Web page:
A walk in Limestone Country

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The day after the long Easter weekend I took an extra day off work and we headed up the M6 to Tebay where we turned off the motorway and after a short drive arrived at the small village of Orton. It’s in Cumbria but last year the attractive village and the surrounding area to the north of the Howgill Fells was included in the Yorkshire Dales National Park when the boundaries were extended. It’s not a well known area and so not crowded with tourists, but the countryside is very beautiful and extremely peaceful. Hard to believe it’s only a few miles from the busy M6.

I’d read a few blogs with reports of walks in the area so we decided on a route based on some of these which would take us past and through some extensive limestone pavements around Great Asby Scar.

We parked up in the small car park in Orton (managed to get the last space!) and set out

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We soon reached open countryside. Only relatively gentle hills today,

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with distinctive limestone rock formations, drystone walls and plenty of sheep.

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As we started to climb, there was a good view of the Howgill Fells to the south.

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After a couple of miles we reached a crossroads. Our route would take us straight on but one arm of the sign posts pointed towards the monument up on Beacon Hill above Orton Scar. We decided to go and have a look.

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The monument on top of the modest hill was erected to mark Queen Victoria Golden Jubilee

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It was worth taking the short diversion as the views in every direction were outstanding.

The Howgills to the south

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the Lakeland fells to the west with the distinctive profile of  Blencathra (Saddleback) clearly visible in the distance

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and the northern Pennines to the north and east

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We headed back down the hill to rejoin our planned route.

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Great Asby Scar has one of the most extensive areas of limestone pavement in England and a section of it has been designated as a National Nature Reserve.

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There was a heavily fortified Romano-British site – the Castle Folds Settlement – on top of one of the limestone scars. It’s possible to walk over the open access land on the Reserve to look at the site, but we decided to stick to the route we’d planned. But I think it would be worth another visit to the area to walk over the limestone pavement to take a look at the site.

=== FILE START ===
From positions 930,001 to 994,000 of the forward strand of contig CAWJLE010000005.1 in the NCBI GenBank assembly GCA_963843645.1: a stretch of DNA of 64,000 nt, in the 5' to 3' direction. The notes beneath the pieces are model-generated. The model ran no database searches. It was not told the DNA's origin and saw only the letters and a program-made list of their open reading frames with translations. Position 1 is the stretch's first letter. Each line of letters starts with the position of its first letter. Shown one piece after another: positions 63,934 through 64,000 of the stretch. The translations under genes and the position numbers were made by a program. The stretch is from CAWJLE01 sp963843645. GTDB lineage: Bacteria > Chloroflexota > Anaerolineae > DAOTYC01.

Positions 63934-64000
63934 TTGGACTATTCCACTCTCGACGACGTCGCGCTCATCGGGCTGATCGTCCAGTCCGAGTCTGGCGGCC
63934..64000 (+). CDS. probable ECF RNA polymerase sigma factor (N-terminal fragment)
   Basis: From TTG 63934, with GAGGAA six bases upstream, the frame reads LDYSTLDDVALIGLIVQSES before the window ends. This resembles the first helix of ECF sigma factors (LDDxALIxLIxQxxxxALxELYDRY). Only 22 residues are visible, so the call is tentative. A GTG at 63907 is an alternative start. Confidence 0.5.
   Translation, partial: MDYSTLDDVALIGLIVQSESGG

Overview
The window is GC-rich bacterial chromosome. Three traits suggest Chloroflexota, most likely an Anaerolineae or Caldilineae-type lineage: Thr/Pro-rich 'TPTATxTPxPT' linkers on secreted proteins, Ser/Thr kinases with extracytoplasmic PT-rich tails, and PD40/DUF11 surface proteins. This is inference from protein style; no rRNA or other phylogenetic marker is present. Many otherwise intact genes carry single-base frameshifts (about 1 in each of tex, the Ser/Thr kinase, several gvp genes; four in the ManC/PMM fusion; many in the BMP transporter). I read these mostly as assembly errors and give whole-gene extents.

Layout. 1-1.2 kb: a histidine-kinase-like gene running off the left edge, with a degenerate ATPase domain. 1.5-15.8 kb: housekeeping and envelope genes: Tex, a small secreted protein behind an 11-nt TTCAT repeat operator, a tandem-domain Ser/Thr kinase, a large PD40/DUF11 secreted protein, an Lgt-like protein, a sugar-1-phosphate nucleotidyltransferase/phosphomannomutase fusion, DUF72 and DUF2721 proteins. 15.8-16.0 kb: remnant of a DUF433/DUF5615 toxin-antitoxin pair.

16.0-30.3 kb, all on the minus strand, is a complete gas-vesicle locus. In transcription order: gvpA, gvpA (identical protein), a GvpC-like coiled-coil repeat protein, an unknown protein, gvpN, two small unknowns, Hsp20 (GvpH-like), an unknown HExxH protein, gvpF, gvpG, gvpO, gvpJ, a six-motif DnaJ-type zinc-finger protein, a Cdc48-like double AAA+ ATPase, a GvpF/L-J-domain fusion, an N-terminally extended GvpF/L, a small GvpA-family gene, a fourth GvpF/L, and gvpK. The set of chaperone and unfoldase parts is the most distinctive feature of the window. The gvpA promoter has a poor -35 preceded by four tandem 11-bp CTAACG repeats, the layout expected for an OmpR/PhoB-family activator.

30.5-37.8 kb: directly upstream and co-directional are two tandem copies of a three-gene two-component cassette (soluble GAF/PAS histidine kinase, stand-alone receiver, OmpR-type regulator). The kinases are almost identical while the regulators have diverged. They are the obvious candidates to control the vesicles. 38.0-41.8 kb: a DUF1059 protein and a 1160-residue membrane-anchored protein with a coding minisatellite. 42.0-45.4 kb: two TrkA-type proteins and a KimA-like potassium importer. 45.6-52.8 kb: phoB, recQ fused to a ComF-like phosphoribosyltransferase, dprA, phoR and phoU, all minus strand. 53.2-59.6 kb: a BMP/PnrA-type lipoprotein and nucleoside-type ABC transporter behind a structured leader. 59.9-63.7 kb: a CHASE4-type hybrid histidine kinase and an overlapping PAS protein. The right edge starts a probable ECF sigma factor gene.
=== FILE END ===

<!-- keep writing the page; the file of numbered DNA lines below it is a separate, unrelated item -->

We carried on along the bridlepath.

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Some curious locals

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A view over to the Pennines

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A short distance before Great Asby village we too a path south west across some fiels and then picked up the path heading south west which would take us back towards Orton across some more limestone pavement.

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As we stared to descend the Howgills came back into view

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We descended into pastoral countryside, the fields fresh and green.

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We reached the road at Sunbiggin and walked along the tarmac a short distance before joining a path that took us back over the fields.

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A mile or so before Orton we passed the Gamelands stone circle in an adjacent field.

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It’s one of the largest circles in Cumbria. Unfortunately the stones have all been knocked over and some have been removed.

A short while later we reached Orton

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Time for some refreshment in the Chocolate Factory. It’s always good to have a refreshing view (and some cake!) after a good walk

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We’d timed our walk to perfection – they stopped serving a little while after we arrived. Now that would have been disappointing.

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4 thoughts on “A walk in Limestone Country

  1. Often wondered about a walk in that area, looks well worth the effort to see it. A tea shop called the chocolate factory might even entice my youngest out of doors

    • A quieter version of the Dales. Well it’s part of the Dales now! But too tell too many people about it! Chocolate Factory definitely worth a visit too.

  2. A walk on Great Asby Scar is very high on my ‘to do’ list. Even before I knew about the Hut Circles, for which thank you!

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